Congenital hemangioma

7 facts about congenital hemangioma

1. Hemangioma is congenital vascular tumor, which could be present at birth or becomes visible during the first 6 weeks of life;
2. Congenital hemangioma is benign tumor and never becomes malignant;
3. From the first year of life hemangioma starts to disappear, this is called regression or involution of hemangioma. 1 cm of pathological tissue disappears in 3-4 years;
4. When  hemangioma starts to disappear it will never starts to grow again;
5. Growing hemangioma may cause irreversible deformations;
6. Growing hemangioma has high risk of  complications (ulceration and bleeding);
7. Hemangiomas on the face, fingers and genitals should be treated immediately.

Congenital hemangioma

Congenital hemangioma – the most common benign congenital tumour, which never becomes malignant. It becomes visible after birth or during the first 6 weeks after birth as pink spot on the skin. The hemangioma may start to grow rapidly at the end of the second month of life, rising above the surface of the skin or spreading as flat spot on the surface of the skin. The hemangioma can grow for the first year of life or sometimes even longer. The growing hemangioma destroys tissue and may cause irreversible deformations. If hemangiomas are on the chin, lower lip or oral cavity there is a possibility of an airway hemangioma, which can cause breathing disturbances. In the case of a patient having 3 or more skin hemangiomas, ultrasound examination should be done due to the possibility of hemangiomas in the organs of abdominal cavity. The hemangioma could ulcerate and bleed. This is a common complication of the disease. Ulceration causes pain. From the 1st year of child the hemangioma starts to disappear, this is called regression or involution of hemangioma. Regression of the tumour is a slow process; 1 cm of pathological tissue disappears in 3-4 years. After the involution it is common for scars, pigmentation and skin texture changes to remain. The duration of the disease, prognosis and residuals depend on where the tumour is and how rapidly it grows. About 70 % of hemangiomas require no treatment at all. If the tumour is small and causes no functional and esthetical impairment the treatment is not necessary. Hemangiomas on the face, genitals and palms should be treated immediately. Others should be under observation for 6-8 weeks. If the growth of the tumour is obvious – it should be treated.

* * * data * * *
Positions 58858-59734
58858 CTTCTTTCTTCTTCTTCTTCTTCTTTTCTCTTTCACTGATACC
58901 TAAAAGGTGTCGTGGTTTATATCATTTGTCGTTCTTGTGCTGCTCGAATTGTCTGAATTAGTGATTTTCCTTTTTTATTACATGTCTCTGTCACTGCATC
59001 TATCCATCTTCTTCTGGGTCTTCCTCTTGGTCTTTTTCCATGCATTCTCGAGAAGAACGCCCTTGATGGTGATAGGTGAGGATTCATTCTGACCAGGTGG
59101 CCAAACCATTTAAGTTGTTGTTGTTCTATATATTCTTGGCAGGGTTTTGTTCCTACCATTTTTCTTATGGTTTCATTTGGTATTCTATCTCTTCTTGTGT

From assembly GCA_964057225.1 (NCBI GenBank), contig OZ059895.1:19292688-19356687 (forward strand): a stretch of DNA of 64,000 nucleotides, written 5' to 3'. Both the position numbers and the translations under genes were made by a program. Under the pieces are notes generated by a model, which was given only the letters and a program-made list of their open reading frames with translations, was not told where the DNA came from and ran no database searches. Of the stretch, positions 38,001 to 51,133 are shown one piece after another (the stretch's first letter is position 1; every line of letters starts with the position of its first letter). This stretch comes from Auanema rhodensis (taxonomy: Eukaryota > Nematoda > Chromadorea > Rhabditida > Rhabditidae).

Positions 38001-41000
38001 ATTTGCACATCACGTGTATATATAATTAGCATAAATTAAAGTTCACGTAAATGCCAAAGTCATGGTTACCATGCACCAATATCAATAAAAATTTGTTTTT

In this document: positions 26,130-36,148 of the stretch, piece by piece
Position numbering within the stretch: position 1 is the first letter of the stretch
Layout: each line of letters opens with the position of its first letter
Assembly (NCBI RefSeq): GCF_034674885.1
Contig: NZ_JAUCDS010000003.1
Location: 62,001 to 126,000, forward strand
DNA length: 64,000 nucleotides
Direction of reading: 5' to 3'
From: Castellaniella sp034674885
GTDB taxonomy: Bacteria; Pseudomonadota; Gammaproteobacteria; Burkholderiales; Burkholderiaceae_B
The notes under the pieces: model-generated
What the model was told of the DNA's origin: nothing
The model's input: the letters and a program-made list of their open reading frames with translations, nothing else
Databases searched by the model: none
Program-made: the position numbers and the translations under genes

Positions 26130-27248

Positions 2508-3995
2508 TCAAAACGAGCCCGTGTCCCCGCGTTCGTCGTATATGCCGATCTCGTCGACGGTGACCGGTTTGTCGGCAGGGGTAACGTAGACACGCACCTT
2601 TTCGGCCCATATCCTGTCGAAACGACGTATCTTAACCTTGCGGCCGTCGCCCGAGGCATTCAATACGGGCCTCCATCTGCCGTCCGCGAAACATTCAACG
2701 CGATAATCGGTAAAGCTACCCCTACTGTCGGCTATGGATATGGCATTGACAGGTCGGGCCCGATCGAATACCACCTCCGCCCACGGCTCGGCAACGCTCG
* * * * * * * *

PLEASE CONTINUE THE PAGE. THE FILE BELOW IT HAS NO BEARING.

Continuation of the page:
Treatment of hemangiomas by the laser is a safe and effective method and is the first choice of treatment in many countries. This method does not remove the hemangiomas imediatelly. The laser beam destroys the feeding vessels of the tumour, the growth of hemangioma stops and starts to regress later. The methods and equipment used, as well as the quantity of procedures, depend on the size and location of the hemangioma.


Large and rapidly growing hemangiomas could be treated by medications, which stop the formation of pathological vessels. Nowadays propranolol treatment is widely used.


Surgical treatment is very effective, but requires general anesthesia and is mostly used for the removal of residuals or tissue deformations.


Who performs it?

M.Kaupienė, G.Pošiūnas